This paper discusses the design, manufacturing and test of a new kind of adaptive airfoil with Shape Memory Alloy actuation. An antagonistic arrangement of SMA wires is used in a Post-buckled Precompressed (PBP) kind of actuator that is being employed in an adaptive flap system. SMA actuators are typically used either antagonistically and/or arranged to move structural components with linearly varying resistance levels, like springs. This generally means that large percentages of strain energy are spent doing work on passive structure (rather than performing the task at hand, like moving a flight control surface or resisting air loads etc.). Post-Buckled Precompressed (PBP) actuators on the other hand are arranged so that the active elements do not waste energy fighting passive structural stiffnesses. Most (if not all) of the PBP actuators of the past have used piezoceramic elements and are highly prone to tensile failure on convex faces. Because SMA actuators are far more tolerant of tensile stresses than piezoceramics, a switch of actuator type is a natural progression of technology. With the Post-buckled Precompressed mechanism, the power consumption to hold deflections is reduced by one if not two orders of magnitude. Because aircraft often require flight control surfaces to be held in a given position for extremely long times to trim the vehicle, conventional SMA’s are essentially non-starters for many classes of aircraft. For the reason that PBP actuators balance out air and structural loads, the steady-state load on the SMAs is essentially negligible, when properly designed. Experiments showed that the SMAPBP actuator shows tip rotations on the order of 45° which is nearly triple the levels achieved by piezoelectric PBP actuators. The paper opens with a short survey on the history of flap systems actuated by adaptive materials and delves into actuation theory. In the following the author gives a detailed explanation of the design concept and the manufacturing of the airfoil. A NACA0012 airfoil with a chord length of 150 mm was used to prove the concept of the adaptive flap system. The paper continues with a description of the test setup, the CFD model assumptions and the results of wind tunnel tests. The architecture and the employment of a closed loop position feedback system to overcome the nonlinear behavior of the SMA material and the PBP mechanism is also discussed.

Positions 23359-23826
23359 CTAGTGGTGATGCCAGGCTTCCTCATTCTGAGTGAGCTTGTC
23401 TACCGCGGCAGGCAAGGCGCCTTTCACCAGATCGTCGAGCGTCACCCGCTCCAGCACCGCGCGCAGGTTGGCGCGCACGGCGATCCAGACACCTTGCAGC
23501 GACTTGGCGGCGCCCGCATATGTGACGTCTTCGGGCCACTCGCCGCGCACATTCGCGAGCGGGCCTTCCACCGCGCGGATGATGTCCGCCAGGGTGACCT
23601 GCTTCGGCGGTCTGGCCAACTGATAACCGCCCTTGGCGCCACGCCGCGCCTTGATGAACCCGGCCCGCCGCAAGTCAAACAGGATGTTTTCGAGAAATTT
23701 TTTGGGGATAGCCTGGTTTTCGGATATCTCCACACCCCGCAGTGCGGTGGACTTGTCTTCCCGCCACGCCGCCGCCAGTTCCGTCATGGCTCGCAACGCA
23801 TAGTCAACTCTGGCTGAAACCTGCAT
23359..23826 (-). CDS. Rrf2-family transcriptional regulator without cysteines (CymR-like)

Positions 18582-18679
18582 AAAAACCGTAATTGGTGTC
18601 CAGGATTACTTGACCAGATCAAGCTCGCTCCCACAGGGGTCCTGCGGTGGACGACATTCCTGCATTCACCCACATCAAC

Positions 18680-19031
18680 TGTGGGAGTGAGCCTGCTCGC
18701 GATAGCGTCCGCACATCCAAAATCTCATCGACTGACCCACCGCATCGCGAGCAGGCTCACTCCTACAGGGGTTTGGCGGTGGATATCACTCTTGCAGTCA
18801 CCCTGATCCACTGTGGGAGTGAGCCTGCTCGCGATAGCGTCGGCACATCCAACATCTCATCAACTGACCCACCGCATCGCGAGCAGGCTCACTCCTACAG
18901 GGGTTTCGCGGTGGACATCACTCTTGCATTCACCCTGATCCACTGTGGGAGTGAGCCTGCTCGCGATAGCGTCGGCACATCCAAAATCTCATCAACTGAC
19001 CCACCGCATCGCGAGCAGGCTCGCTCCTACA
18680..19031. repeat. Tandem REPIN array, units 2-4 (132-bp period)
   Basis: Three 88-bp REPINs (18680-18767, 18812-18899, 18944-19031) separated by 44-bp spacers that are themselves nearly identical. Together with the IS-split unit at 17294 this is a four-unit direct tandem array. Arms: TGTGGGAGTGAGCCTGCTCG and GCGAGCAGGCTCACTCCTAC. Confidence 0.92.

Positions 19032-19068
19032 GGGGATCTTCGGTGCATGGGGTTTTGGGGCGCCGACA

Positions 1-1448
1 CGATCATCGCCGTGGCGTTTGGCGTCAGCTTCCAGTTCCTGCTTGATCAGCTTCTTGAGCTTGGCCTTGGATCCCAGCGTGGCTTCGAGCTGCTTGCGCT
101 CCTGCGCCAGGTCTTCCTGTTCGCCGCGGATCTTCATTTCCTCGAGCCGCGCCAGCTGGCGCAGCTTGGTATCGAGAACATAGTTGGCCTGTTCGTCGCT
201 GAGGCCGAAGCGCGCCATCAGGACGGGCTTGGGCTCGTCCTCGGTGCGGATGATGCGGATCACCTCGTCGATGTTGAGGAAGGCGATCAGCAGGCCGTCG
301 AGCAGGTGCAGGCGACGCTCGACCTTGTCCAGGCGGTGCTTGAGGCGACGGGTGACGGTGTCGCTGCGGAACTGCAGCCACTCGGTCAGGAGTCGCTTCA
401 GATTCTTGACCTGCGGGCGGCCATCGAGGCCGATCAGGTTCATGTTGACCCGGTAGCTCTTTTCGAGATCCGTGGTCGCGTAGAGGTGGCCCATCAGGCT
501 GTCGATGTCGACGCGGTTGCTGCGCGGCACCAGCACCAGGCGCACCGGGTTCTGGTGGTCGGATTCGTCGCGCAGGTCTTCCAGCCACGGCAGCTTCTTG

This content is only available via PDF.
You do not currently have access to this content.